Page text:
Award for “enemy of the people”
The Deutsche Welle “Freedom of Speech Award” goes to the “White House Correspondents’ Association.”
The voice of Vietnamese singer Mai Khôi Do Nguyen entices the last stragglers into the hall. They have just taken a minute between two points on the agenda to drink a strong coffee or swap business cards. They are journalists and media professionals from all over the world, who have come to the Global Media Forum 2017. Deutsche Welle, the German public international broadcaster, is hosting the media conference. The hall is the former plenary hall of the German Bundestag in Bonn. Anyone entering it first sees the five-and-a-half-meter-high Federal Eagle resplendent on the facing wall. It radiates a seriousness and magnitude that befit this evening of 19 June 2017. For after the song performed by Mai Khôi, it is here tha the Deutsche Welle “Freedom of Speech Award” is to be bestowed.
The recipient of the award is the “White House Correspondents’ Association” (WHCA), an association of journalists who report on the White House and the US President’s policies. It was clear from every speech how surprising this choice was. “What am I doing here? It must be a mistake, a big misunderstanding,” said Gregor Mayntz in his laudatory speech, summing up his dismay. Mayntz is Chairman of the Federal Press Conference, the German counterpart to the WHCA. “A Freedom of Speech Award for colleagues in the ‘land of the free’”, he added, “that is hard to believe.”
The choice of laureate may have been surprising but also convinced not just the speakers, but, judging by the standing ovation the announcement received, also most of the audience present. The speakers did not mince words. Monika Grütters, State Minister for Cultural and Media Affairs, explained: “Journalists, who are being vilified as enemies of the people, are seeing themselves confronted with a declaration of war.” She was alluding to the statements made by US president Donald Trump. In a speech the latter had exclaimed he was at war with the media; in a tweet he pronounced “Fake news media,” among which he counts the reputable ‘New York Times’, to be “an enemy of the American people”.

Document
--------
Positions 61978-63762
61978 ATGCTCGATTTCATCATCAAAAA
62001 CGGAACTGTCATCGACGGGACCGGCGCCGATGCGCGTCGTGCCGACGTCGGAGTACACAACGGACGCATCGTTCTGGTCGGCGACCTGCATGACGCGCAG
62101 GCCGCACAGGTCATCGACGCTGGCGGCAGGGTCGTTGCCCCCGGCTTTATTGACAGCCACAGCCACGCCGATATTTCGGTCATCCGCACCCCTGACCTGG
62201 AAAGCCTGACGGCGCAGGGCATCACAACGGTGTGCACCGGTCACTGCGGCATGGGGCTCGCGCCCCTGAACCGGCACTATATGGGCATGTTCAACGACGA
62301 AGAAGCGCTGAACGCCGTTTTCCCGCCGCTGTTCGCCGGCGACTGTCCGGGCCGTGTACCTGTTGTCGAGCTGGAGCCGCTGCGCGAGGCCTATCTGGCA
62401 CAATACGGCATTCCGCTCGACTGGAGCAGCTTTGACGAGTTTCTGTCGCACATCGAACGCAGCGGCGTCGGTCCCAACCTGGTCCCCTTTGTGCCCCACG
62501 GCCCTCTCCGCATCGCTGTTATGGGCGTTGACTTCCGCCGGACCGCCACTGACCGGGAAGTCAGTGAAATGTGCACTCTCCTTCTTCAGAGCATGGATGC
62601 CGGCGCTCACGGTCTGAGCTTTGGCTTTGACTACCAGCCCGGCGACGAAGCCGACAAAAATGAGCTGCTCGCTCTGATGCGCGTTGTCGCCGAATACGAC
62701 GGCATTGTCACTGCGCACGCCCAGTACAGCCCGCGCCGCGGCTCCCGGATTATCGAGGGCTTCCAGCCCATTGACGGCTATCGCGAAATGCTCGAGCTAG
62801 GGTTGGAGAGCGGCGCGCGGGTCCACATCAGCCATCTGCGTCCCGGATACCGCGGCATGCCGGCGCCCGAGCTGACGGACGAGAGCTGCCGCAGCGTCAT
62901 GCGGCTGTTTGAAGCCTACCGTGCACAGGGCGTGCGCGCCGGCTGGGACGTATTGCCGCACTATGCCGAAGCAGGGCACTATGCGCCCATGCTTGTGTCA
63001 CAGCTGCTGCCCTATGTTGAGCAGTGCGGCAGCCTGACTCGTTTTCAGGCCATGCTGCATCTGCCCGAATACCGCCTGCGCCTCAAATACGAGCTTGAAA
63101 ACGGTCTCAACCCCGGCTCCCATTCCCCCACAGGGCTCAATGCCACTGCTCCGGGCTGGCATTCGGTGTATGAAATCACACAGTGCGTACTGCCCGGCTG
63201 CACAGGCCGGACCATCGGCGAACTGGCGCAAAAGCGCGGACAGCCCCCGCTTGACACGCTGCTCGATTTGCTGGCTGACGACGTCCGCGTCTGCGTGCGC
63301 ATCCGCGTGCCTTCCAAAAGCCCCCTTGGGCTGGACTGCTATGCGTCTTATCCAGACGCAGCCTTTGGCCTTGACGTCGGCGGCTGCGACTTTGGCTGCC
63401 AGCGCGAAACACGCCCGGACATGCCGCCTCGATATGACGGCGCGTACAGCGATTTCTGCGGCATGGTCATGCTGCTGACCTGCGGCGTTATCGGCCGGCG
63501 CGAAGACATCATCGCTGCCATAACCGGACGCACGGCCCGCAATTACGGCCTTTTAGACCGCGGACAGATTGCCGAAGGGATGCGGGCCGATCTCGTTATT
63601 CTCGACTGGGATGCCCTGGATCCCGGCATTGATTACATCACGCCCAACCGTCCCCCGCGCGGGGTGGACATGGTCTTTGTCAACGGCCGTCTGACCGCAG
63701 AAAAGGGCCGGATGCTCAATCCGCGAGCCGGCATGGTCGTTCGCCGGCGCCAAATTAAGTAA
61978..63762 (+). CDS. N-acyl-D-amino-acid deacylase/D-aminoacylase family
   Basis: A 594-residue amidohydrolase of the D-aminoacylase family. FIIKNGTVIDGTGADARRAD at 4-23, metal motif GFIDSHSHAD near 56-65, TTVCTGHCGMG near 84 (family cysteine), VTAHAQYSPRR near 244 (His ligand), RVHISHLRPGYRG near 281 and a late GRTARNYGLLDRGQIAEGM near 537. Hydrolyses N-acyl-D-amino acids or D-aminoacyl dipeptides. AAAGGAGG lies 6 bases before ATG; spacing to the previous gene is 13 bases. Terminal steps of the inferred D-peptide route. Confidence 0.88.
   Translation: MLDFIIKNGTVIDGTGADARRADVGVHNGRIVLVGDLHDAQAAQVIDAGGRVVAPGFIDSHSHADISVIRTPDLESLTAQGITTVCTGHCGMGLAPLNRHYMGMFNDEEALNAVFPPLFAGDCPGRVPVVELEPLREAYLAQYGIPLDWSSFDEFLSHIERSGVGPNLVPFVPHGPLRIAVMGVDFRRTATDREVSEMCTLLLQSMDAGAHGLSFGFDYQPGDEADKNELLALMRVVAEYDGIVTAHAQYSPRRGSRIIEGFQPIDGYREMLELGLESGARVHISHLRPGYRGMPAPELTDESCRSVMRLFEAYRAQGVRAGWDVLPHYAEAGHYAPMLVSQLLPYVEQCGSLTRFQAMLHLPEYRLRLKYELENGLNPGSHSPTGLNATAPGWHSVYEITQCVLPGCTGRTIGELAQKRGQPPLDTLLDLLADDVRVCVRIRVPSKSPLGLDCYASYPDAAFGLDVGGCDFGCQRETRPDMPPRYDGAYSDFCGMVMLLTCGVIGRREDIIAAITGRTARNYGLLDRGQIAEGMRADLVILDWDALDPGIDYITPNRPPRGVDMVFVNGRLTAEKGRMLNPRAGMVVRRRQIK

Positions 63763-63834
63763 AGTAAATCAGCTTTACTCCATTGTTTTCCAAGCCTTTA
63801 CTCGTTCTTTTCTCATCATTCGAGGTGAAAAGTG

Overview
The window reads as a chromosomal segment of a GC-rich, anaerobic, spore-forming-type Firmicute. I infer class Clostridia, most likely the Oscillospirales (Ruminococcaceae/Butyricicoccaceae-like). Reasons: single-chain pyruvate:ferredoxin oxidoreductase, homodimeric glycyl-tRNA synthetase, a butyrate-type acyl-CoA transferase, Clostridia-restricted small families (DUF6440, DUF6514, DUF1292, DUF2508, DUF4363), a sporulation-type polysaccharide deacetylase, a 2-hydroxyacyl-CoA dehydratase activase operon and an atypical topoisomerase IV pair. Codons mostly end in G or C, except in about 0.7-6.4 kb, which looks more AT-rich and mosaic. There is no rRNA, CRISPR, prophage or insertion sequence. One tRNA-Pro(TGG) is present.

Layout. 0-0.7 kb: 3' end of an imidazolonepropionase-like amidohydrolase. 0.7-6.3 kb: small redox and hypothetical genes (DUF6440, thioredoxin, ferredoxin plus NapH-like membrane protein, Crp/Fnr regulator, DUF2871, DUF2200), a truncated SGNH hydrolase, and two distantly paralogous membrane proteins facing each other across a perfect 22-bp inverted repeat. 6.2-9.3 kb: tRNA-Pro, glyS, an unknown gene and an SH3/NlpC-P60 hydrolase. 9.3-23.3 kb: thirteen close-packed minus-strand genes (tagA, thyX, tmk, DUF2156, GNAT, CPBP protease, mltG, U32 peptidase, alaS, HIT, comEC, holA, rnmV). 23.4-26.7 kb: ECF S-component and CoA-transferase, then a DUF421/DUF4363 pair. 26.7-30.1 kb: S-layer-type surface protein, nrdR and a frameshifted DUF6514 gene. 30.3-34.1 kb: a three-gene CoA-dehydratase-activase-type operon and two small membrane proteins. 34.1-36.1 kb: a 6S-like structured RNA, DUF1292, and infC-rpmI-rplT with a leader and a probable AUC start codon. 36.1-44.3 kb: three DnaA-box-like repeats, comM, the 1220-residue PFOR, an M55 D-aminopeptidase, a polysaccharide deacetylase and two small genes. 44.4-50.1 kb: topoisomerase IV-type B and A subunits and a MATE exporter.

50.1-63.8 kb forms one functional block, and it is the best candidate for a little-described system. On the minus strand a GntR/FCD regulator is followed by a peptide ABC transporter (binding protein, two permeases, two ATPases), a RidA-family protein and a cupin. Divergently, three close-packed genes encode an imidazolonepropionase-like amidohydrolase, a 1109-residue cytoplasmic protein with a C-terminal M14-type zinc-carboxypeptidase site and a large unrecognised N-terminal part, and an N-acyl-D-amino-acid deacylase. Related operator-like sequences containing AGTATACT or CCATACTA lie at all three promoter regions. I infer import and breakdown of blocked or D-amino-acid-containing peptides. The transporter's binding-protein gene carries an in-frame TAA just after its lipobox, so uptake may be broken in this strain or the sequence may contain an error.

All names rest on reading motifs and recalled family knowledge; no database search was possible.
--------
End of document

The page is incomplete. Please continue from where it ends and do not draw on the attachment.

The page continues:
Peter Limbourg, director of radio station Deutsche Welle, did not beat around the bush either: “The president is acting like an insulted king and declaring those media outlets with which he does not agree to be the public enemy.” Deutsche Welle, Limbourg said, “understands this accolade as being a recognition of free press everywhere in the world and in the US.” But Limbourg also had words of warning: “I very much hope that Donald Trump will not be used to fuel anti-American sentiment in Germany, which sadly does exist here, too. The USA are a wonderful nation with wonderful people and inspiring artists and scientists, not to mention very great journalists.”
Jeff Mason is one of those journalists, and he took receipt of the prize as a representative of the WHCA. Since mid-2016, the correspondent for British news agency Reuters has been the association’s chairman. He chose his words carefully in his thank-you-speech. The WHCA’s main function was making access to the White House possible for its members. Mason diplomatically pointed out that access to the White House was “actually quite good”. At the same time, he also alluded to the fact that the WHCA had had to fight some tough behind the scenes battles to achieve this. The freedom of speech and press, Mason said, are guaranteed by the American constitution. However, he had learned, “that we cannot see these rights, or the law that guarantees them, as givens.”
Importance of the freedom of press world-wide
Needless to say, journalists in the US are in a distinctly better position than those in many other places in the world. Mason emphasized this several times. A glance at the former winners of the Freedom of Speech Award also makes this clear. The first laureate, Raif Badawi, has spent the last five years in a jail in Saudi Arabia. The activist was sentenced to 1000 lashes, ten years in jail and a high fine for running a website for political debate. The next winner, Sedat Ergin, faced a long prison sentence. The then-editor in chief of the Turkish daily newspaper “Hürriyet” was accused of having “maliciously twisted” a quote by Turkish President Erdoğan.
“If accepting this prize will help to shine a light on the meaning of the freedom of press worldwide,” so Jeff Mason said wrapping up his acceptance speech, then he would like to “ humbly and gratefully accept it”. He also wanted to lead by example, Mason explained with a small sideways swipe at the US president and would be more than happy to take questions from the audience. After the laughter in the room had died down, the first question concerned junior journalists: Did he have any recommendations for young people in times like these? “The times could not be better for becoming a journalist,” Mason replied without hesitation. “We need good people.”